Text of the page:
Bengel: 'Written:' That is, in the whole Scripture, from which some quotations, 3:19-20, have just been made. For we ought not to have thoughts beside it and beyond it, Romans 12:3.

The second "then" can either denote purpose or mean "that," explaining what is prohibited by Scripture. Note how specific Paul is: "That each, on behalf of one against another, be not puffed up." Note that the subject is singular but the verb is plural.

Morris: When they find themselves so much in favor of one leader that they are against another they have overstepped the bounds. 'Puffed up' is a verb which Paul uses frequently in this Epistle (4:18-19; 5:2; 8:1; 13:4), but elsewhere only once . . . They, more than others, were addicted to the sin of pride.
Kretzmann: They should observe the rule of Scripture, they should follow the injunction which is repeated so often, that all honor be given to God.
Lenski: Old Testament Scriptures in so many ways urge us not to be proud or contentious.

AAT translates the latter part of this verse thus: "But I want you to learn from us not to get away from the Bible and not to brag about one man at the expense of another." 

1 Corinthians 4:7 For who makes you different from anyone else? What do you have that you did not receive? And if you did receive it, why do you boast as though you did not?

This verse contains three rhetorical questions which are searching Law, second use of the Law. Remarkably, we have three questions: "Who? What? Why?" To the first they had to answer: "No one." To the second: "Nothing." To the third the only possible answer is: "Because of my sinful pride." Their sin was a massive disregard for the first commandment. Note how the questions are addressed to the individual for self-examination. To make one's self superior, to act as giver rather than receiver and to boast despite the fact that all is a gift, means to deny the grace of God in Christ.

Lenski: The first question deals with an imaginary possession, the second with an actual possession which one may misuse for puffing himself up. . . It surely is reprehensible to receive something and then to act as though one had not received it. And it is more reprehensible to boast and to glory.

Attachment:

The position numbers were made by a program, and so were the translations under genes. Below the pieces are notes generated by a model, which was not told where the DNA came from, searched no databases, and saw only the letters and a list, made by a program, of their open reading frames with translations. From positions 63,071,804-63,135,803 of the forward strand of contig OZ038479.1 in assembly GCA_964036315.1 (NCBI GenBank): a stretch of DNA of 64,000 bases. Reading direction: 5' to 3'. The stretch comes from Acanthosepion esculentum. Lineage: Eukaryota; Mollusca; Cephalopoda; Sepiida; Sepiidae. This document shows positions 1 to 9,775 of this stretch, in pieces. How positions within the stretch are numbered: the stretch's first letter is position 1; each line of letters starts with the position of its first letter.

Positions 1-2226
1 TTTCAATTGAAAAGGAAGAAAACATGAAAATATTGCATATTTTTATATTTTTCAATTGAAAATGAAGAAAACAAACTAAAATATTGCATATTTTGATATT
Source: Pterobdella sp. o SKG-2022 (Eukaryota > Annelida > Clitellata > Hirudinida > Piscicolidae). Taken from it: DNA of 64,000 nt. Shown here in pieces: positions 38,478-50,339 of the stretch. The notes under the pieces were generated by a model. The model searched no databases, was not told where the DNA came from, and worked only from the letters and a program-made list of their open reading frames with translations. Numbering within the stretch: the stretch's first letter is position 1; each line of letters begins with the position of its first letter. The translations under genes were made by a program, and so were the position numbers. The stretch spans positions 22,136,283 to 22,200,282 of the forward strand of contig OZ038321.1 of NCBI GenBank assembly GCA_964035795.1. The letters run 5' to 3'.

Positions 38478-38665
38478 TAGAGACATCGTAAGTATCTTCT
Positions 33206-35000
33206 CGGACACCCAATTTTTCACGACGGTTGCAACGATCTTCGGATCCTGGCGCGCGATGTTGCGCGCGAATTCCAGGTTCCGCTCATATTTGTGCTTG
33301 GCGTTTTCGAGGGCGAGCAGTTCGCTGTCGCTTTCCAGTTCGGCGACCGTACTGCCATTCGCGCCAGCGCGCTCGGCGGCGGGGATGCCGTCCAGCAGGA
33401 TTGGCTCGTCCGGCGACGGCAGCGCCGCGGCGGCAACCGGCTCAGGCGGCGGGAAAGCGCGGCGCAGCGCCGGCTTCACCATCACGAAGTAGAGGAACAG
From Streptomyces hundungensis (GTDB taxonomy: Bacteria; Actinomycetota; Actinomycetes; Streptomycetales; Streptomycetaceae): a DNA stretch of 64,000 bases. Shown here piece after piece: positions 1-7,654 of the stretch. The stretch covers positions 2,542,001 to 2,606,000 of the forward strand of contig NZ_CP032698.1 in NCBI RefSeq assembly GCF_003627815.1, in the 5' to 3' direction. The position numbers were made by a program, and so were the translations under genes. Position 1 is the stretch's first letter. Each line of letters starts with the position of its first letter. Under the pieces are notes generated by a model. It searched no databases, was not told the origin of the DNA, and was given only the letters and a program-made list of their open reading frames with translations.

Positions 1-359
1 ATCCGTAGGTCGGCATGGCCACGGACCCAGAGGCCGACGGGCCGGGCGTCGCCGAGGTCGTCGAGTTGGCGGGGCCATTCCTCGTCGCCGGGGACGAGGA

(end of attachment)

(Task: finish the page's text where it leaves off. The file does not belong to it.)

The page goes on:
1 Corinthians 4:8 Already you have all you want! Already you have become rich! You have become kings--and that without us! How I wish that you really had become kings so that we might be kings with you!

Note "already" twice. Note the perfect participle of existing state. And note the two ingressive aorists. And, finally, note the unattainable wish. This whole verse is biting irony and sarcasm.

Luther: Paul mocks them, for he means the opposite of what he says.
Morris: The Corinthians felt no lack. They were in a dangerous state . . . The Corinthians held that they had attained a position to which neither Paul nor the other apostles laid claim.
Bengel: Through fulness they became fastidious; through opulence, insolent; through kingly power, proud.
Kretzmann: The apostle brings out an intentional climax in deriding their false contentment, their vain self-sufficiency, their lofty learning. They thought they knew it all in Spiritual matter, that all further instruction was superfluous and therefore unwelcome. So soon did they have their fill, so fully instructed they believe themselves to be, so abounding in knowledge . . . But the height of their complacent foolishness was reached in this, that some of the Corinthian Christians believed themselves to have attained to a state in which they fondly and fatuously considered themselves in full possession of the promised kingdom . . . For them the kingdom had begun, not the demonstration of the Spirit and of power, but in outward observation. . . But Paul, in his great grief over the blindness of the Corinthians, calls out: 'And I would indeed that you had come into your kingdom!'